Attorney, DNA expert, and co-founder of The Innocence Project Barry Scheck is known for years of landmark litigation that set the standards for using DNA evidence in courts throughout the country. He has spearheaded a nationwide movement to re-examine the fairness and efficacy of our criminal justice system.
The Innocence Project started in 1992, a national litigation and public policy organization dedicated to reforming the criminal justice system to prevent injustice. Scheck and the organization have used DNA evidence to exonerate almost 300 wrongfully imprisoned people, many of whom were on death row or had been incarcerated for decades. Scheck and and his work with The Innocence Project were the basis for the TV drama The Divide.
In Actual Innocence: Five Days to Execution and Other Dispatches from the Wrongly Convicted, Scheck exposed the mishandled evidence and coercive interrogations that plague the legal process. Publisher’s Weekly called the book “an alarming wake-up call.”
In October 2010 Scheck and The Innocence Project were featured in the feature film Conviction. The film retold the true story of a Betty Anne Waters (played by Hilary Swank) and her quest to free her innocent brother from prison. After putting herself through college and law school, Waters joined with the Innocence Project to seek the DNA testing that would free her brother. Peter Gallagher played the role of Scheck.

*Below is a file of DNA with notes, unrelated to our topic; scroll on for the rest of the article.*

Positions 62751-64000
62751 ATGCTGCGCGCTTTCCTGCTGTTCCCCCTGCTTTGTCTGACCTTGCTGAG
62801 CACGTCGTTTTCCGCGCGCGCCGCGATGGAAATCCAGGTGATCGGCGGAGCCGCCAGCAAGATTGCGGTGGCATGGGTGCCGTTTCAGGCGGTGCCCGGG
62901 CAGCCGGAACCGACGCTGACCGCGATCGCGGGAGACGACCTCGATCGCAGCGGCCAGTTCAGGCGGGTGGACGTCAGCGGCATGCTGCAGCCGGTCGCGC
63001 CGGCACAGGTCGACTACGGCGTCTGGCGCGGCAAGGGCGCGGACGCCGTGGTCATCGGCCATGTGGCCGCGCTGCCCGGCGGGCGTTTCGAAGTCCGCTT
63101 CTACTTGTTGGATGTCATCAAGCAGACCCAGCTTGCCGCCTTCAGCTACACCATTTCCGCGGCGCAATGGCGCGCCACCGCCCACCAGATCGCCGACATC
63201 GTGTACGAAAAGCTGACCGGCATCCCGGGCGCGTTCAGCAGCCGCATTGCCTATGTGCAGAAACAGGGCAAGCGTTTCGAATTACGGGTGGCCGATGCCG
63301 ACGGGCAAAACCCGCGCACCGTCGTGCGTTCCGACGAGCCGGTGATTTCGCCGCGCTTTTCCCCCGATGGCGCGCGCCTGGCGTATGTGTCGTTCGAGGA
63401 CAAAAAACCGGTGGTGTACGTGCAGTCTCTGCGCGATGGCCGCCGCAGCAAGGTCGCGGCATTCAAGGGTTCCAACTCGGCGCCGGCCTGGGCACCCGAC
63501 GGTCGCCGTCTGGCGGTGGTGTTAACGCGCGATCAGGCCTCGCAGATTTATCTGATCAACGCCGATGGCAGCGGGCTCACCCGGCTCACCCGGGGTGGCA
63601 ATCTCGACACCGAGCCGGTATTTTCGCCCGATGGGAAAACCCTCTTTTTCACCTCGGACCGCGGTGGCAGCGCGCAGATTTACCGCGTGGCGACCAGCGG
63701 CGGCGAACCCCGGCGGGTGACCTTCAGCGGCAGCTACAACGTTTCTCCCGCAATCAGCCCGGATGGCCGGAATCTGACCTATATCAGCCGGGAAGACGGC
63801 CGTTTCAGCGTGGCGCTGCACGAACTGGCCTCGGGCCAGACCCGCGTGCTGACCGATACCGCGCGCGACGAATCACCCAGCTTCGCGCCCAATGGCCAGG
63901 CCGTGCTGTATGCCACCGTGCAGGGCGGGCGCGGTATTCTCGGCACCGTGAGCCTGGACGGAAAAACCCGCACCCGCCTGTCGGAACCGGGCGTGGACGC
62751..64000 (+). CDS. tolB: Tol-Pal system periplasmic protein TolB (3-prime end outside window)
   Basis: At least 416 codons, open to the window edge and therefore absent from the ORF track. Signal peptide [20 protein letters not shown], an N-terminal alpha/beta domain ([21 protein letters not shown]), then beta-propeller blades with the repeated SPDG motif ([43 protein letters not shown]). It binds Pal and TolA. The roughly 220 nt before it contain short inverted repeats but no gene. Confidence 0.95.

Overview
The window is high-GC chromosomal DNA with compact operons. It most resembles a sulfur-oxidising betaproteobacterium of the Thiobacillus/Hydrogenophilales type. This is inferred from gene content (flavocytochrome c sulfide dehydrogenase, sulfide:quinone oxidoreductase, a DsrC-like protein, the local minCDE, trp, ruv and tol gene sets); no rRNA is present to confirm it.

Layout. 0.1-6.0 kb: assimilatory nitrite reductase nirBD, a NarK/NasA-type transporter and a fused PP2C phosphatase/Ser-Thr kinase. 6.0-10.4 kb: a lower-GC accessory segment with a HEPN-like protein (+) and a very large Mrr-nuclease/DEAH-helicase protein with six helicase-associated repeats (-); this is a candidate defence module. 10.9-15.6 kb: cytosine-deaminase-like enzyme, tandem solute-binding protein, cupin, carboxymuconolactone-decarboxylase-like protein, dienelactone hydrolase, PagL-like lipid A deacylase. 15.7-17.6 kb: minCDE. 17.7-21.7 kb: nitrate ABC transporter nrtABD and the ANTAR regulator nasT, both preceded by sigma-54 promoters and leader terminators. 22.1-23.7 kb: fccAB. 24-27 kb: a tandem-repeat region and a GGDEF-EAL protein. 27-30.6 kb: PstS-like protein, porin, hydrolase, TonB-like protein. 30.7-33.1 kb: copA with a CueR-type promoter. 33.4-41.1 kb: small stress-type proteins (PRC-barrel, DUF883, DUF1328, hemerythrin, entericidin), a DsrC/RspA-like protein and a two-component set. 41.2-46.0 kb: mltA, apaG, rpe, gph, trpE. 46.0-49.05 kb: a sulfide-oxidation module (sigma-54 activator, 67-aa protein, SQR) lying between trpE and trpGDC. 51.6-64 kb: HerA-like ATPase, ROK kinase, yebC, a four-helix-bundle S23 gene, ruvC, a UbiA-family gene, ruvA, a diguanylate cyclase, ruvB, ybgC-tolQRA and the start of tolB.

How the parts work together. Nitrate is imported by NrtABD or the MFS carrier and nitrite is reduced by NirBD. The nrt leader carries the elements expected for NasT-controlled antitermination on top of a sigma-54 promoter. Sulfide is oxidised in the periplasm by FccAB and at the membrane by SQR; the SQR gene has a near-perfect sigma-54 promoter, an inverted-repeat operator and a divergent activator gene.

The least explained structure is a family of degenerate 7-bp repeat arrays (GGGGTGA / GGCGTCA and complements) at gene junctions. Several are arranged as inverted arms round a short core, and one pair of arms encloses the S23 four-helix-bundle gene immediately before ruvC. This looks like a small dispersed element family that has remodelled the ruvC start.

A DNA expert with the O.J. Simpson defense team, Scheck has represented notable clients including Hedda Nussbaum, Louise Woodward and Abner Louima. More recently, Scheck served as counsel to wrongly accused Duke University lacrosse player Reade Seligmann in a civil lawsuit filed against the city of Durham, North Carolina. He has covered the Oklahoma City bombing and other trials for NBC News.
A Commissioner for the New York State Forensic Science Review Board and Professor at the Cardozo School of Law at Yeshiva University, Scheck is considered to be on the of 100 most influential lawyers in America. His honors include the Thomas Jefferson Foundation Medal in Law, the National Association of Criminal Defense Lawyers Robert C. Heeney Award for recognition of outstanding contributions, and the New York State Association of Criminal Defense Lawyers—Thurgood Marshall Award.
- Scheck on Fighting Wrongful Conviction (2012)
- Barry Scheck talks to Big Think about why some jurisdictions are more likely to wrongfully convict
- Barry Scheck talks to Big Think about overturning wrongful convictions
- Barry Scheck on The Colbert Report (2006)
- Conviction: Official trailer (2010)
Actual Innocence: Five Days to Execution and Other Dispatches from the Wrongly Convicted
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